I haven’t read Carcaterra’s book, which he says is a “true story” but has been widely assailed as a work of fiction. As presented by Levinson, though, the story seems suspiciously pat and conspicuously literary. The Count of Monte Cristo motif, for example, recalls Joyce’s Portrait of the Artist as a Young Man, in which Stephen Dedalus imagines his Irish childhood as a prison term from which he must escape. And the progress of Michael’s conspiracy could hardly be more implausibly facile.
Oddly, Levinson doesn’t attempt to sell the story’s veracity with gritty atmosphere. Instead, Sleepers is frequently arty and abstracted, a fugue of self-conscious tics and different film stocks (shot by Fassbinder/Scorsese veteran Michael Ballhaus). Despite the movie’s overwhelming macho—and authoritative supporting-role performances from elders De Niro, Hoffman, and Gassman—the effect is diffuse and oblique. Sometimes the director even slips a speech behind the John Williams’ score, or loops and overlaps it as if doing a dance mix of the dialogue. Apparently, Levinson decided the tale was so predictable that he didn’t need to really tell it.
Reality and fantasy circle each other warily in Sleepers, which can’t seem to decide if it wants to be a bummer or an uplifter. (Characteristically, the sexual-abuse scenes manage to be both discreet and exploitative.) Perhaps this is because Levinson loses his way once the parallels to his own much-documented childhood (see Diner, Avalon) disappear. The hard-edged Scorsesean feel of the early scenes, buttressed by period-setting songs from the Four Seasons and Donovan, goes soft in the post-reform-school sequences, as the director indulges such sitcom tricks as transmuting the grown-up Tommy and John back into their childhood selves as they sit at the defendants’ table. Carcaterra’s book may tell a true story, but such moments emphasize its fairy-tale aspects.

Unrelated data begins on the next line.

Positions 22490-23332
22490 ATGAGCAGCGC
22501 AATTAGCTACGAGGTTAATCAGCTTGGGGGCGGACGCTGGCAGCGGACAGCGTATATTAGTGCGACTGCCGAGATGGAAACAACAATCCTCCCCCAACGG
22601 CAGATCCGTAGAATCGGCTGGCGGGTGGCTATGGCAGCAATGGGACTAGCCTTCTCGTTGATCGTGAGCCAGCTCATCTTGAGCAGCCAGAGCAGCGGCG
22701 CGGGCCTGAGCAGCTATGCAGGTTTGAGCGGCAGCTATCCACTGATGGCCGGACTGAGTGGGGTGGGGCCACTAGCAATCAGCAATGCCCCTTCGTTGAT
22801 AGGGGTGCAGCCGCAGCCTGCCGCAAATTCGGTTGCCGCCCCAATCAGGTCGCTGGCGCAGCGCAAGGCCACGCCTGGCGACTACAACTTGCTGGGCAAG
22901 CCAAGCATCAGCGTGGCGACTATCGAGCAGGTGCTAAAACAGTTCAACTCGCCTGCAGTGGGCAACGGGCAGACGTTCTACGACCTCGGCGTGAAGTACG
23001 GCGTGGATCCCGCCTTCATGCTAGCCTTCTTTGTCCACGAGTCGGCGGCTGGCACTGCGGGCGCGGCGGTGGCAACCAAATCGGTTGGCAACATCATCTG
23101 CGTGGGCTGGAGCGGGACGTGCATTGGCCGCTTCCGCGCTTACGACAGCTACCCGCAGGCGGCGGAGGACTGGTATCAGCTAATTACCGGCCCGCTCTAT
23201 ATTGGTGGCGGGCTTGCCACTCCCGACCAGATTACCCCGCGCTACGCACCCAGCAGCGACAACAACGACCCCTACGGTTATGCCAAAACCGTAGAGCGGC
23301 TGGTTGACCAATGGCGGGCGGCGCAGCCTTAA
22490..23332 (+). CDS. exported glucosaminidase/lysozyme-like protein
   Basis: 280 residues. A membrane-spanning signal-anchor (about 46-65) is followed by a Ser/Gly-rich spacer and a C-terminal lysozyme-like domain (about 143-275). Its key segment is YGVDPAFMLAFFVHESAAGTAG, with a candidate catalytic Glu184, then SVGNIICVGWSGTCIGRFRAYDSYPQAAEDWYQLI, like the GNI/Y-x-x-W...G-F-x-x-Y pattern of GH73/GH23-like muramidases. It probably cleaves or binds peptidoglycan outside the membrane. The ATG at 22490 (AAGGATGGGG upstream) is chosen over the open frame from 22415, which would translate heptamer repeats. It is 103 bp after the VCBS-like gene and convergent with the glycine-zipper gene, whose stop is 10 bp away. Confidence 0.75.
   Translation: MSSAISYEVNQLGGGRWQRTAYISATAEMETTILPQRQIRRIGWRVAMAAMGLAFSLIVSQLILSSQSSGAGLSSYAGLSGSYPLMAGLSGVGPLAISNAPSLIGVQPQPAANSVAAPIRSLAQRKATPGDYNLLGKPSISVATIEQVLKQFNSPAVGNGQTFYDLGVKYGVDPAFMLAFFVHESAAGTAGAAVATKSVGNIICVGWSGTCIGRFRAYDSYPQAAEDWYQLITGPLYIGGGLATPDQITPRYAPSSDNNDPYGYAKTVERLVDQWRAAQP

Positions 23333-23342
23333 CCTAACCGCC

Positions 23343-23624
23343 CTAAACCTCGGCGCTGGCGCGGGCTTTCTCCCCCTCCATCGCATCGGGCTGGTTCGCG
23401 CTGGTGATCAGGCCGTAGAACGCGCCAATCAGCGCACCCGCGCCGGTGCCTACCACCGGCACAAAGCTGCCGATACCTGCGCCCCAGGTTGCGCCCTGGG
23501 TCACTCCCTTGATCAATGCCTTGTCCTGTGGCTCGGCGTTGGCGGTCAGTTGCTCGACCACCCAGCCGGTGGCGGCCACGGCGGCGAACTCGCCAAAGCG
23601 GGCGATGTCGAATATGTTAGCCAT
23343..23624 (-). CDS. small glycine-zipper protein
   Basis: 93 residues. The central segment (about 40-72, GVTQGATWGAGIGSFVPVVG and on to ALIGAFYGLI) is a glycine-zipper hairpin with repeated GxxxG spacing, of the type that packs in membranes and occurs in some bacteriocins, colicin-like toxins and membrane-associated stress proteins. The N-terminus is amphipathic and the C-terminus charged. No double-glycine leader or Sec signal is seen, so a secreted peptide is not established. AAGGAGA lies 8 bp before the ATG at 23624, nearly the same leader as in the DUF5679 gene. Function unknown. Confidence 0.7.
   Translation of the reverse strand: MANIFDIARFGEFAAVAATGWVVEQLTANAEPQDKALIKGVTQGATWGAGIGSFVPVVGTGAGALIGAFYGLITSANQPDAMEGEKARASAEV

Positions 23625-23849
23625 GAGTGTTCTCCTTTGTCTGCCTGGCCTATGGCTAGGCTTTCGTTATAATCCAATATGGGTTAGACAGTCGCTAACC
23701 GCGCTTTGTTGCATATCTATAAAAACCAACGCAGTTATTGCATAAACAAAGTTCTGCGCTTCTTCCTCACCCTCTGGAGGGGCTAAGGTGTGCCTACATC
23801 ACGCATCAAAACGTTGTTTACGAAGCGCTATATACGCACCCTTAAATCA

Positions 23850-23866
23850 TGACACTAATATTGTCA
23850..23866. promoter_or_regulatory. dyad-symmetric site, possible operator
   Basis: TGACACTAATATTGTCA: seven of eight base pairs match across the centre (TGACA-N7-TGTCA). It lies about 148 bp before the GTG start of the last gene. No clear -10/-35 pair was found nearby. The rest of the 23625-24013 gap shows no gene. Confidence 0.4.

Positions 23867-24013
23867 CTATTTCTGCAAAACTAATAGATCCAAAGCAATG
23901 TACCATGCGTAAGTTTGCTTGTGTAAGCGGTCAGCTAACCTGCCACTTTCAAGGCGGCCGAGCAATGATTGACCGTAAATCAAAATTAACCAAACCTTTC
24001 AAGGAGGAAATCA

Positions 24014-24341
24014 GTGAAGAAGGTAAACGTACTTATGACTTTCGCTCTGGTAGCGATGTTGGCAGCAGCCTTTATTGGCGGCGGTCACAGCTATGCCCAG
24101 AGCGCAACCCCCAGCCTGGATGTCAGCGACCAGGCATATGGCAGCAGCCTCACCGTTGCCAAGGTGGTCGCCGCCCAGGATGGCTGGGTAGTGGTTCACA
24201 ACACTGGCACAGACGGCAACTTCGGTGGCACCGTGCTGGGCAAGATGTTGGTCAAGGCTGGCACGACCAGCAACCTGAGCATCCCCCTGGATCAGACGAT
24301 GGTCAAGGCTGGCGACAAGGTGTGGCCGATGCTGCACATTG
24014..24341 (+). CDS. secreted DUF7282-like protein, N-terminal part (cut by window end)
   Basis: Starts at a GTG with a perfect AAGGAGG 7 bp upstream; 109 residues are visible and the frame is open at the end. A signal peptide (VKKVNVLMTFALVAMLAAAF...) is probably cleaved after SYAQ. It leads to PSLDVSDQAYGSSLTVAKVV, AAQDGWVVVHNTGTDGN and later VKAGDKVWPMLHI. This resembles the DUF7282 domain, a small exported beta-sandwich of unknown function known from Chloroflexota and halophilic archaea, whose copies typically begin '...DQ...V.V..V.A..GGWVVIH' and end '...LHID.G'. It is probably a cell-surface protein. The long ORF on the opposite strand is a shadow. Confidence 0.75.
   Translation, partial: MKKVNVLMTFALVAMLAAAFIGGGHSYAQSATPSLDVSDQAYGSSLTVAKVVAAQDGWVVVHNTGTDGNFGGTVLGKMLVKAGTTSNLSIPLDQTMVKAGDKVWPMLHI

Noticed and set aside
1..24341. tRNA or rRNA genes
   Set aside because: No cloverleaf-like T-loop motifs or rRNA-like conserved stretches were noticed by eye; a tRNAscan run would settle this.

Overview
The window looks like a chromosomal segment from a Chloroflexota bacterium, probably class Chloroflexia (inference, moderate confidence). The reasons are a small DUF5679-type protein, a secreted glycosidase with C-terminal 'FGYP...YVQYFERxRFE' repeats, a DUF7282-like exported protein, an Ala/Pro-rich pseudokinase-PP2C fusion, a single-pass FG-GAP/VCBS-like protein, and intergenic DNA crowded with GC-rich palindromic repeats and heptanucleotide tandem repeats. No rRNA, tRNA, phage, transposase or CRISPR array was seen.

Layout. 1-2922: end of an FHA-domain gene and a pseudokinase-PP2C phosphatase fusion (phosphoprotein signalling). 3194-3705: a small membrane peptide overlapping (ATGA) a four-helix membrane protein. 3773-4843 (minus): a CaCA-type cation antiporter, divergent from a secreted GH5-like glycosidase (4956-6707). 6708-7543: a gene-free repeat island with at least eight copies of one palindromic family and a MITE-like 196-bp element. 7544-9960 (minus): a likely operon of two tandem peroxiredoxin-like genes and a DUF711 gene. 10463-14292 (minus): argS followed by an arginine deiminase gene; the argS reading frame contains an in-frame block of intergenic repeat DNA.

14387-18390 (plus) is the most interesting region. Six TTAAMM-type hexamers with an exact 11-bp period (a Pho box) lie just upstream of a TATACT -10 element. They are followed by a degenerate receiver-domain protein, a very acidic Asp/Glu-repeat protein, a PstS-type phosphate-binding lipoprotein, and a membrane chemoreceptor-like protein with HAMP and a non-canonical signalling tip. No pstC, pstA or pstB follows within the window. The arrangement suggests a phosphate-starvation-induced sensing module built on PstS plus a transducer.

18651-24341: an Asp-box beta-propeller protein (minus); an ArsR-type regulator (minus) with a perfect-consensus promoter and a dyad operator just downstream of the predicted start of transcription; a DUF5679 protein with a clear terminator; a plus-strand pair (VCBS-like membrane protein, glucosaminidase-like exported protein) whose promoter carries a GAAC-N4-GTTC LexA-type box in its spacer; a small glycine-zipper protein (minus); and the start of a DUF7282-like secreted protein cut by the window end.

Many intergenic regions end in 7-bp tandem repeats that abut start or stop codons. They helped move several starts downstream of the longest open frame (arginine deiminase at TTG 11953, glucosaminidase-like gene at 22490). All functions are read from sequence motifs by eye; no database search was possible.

Hollywood tough guy and Shakespeare buff Al Pacino calls his directorial debut Looking for Richard, but what he really seems to be looking for is a way to film Richard III without tangling with the recent screen adaptation in which Ian McKellen played the hunchbacked heavy as an English Mussolini. Enlisting such fellow high-profile actors as Alec Baldwin, Winona Ryder, Aidan Quinn, Kevin Spacey, and Estelle Parsons, he stages the play’s best-known scenes. Interspersed with them are interviews with scholars, actors, and mostly clueless men and women in the street, as well as numerous shots of Pacino and his friend and collaborator, Frederic Kimball, goofing around. Jazzy and jokey, the result is a film that makes the case for taking Shakespeare seriously while not taking itself seriously at all.
Pacino clearly loves Richard III, and sometimes seems to be overplaying his common touch. When the actor hammily pretends to be perplexed by the play, the film, or both, it seems (as someone once said) he doth protest too much. His juxtapositions are occasionally sly, as when he contrasts the somber thoughts of British experts with a U.K. debit card that features a Shakespeare hologram and a Brit who praises the playwright as “a great export.” Still, little is added by the brief comments of such actors as Kenneth Branagh, James Earl Jones, and Kevin Kline, although it’s amusing to see John Gielgud and Vanessa Redgrave sticking so close to form (supercilious and political, respectively).
Mostly, the asides are as flip as Howard Shore’s music is ponderous; when the score thunders over the final battle, shot as a silent spectacle with a red tint, Pacino seems to be playing Eisenstein to Shore’s Prokofiev. But that grandiose moment, like almost everything else in this short-attention-span film, doesn’t last long enough to become annoying. Fortunately for Pacino, the play’s the thing. Without the forward motion of its plot, Looking for Richard would have all the drive of a No Doubt video.CP